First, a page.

Airbourne – Boneshaker (Spinefarm)
Airbourne’s brave decision to hook up with super producer Dave Cobb in the heart of Nashville inevitably set tongues wagging.
Would the man responsible for Chris Stapleton’s Traveler and Europe’s Walk The Earth initiate a spectacular transformation of four down to earth blokes from Down Under?
Might Cobb tap into a rich vein of Southern rock-tinged vocal harmonies or reveal Airbourne’s hitherto hidden AOR side?
In a word, no.
In fact, those hoping for a country-tinged, Rival Sons-esque reboot of AC/DC’s heirs apparent better look away now.
Rather predictably, Boneshaker is no groundbreaker. And it was never bloody well going to be.
You see, Airbourne are the very epitome of formulaic rock and roll.
All balls, no ballads and one big record every three years. Without fail.
‘If it ain’t broke, don’t fix it’ could be the title of the band’s biography – if anyone ever believed there was a market for the rowdy Melbourne mob’s beer-soaked underdog story.
And if that means mind-numbing boredom and three-chord monotony for some then it guarantees fist-pumping consistency and party-starting quality for Airbourne’s growing army of unswervingly loyal, denim-clad acolytes.
Let’s face it, Cobb would have been crazy to explore Joel O’Keeffe’s softer side or encourage brother Ryan to employ a jazzier beat.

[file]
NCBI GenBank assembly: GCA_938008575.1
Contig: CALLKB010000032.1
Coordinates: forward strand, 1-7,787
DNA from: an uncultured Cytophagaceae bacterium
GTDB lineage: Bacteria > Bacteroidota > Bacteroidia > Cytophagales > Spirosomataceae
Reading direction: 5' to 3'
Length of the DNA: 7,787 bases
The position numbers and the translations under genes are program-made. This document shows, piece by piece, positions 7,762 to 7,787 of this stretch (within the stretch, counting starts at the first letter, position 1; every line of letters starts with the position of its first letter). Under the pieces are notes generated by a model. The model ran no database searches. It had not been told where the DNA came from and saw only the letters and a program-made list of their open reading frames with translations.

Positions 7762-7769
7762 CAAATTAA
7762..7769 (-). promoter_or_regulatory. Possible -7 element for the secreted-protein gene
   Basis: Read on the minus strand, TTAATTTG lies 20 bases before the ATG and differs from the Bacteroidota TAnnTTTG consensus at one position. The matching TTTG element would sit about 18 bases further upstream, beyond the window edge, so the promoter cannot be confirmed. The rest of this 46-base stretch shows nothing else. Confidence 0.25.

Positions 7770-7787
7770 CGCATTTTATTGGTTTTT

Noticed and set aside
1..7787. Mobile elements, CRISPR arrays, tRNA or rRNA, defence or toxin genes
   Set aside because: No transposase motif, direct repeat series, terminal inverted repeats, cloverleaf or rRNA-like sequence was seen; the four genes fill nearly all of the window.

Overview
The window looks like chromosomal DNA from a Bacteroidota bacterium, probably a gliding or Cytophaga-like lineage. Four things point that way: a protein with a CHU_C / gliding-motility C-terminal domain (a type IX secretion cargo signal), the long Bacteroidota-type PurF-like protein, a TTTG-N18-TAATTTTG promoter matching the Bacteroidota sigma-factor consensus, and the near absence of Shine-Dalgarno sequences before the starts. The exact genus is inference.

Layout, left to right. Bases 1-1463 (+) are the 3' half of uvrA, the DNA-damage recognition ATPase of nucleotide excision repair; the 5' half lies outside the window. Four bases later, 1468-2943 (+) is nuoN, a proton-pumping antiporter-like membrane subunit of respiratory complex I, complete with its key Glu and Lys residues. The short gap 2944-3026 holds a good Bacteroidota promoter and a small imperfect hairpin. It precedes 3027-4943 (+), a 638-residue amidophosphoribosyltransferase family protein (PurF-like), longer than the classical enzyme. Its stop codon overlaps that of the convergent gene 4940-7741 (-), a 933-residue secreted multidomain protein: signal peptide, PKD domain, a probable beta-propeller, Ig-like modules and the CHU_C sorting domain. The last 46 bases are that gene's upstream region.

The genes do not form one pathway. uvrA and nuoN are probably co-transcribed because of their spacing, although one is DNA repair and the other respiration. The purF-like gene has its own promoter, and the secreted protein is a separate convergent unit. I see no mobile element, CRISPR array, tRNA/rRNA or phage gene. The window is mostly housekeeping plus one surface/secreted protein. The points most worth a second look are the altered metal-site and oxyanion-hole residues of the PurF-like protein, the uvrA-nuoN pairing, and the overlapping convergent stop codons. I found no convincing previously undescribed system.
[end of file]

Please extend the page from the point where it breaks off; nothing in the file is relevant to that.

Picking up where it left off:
He would have failed spectacularly with any fanciful reimagining of the Aussie siblings and their long-time buddies as fast-maturing classic rock icons.
And so Cobb simply went about subtly accentuating the trademark sound that’s pounded eardrums and killed conversations for the best part of 15 years.
As a result, Boneshaker became the most brutal Airbourne album to date.
The pummelling title track does what it says on the tin while This Is Our City is a ready-made live favourite set to unite fans worldwide.
Those still seeking a hint of evolution might find it on Switchblade Angel or the oppressive Weapon Of War but both songs – although relatively progressive by Airbourne’s standards – proudly retain the band’s feral blueprint.
Boneshaker might have been forged in Music City but it’s the sound of the rock and roll wasteland. Unforgiving, uncompromising and unmistakably Airbourne.
Thank f**k for that.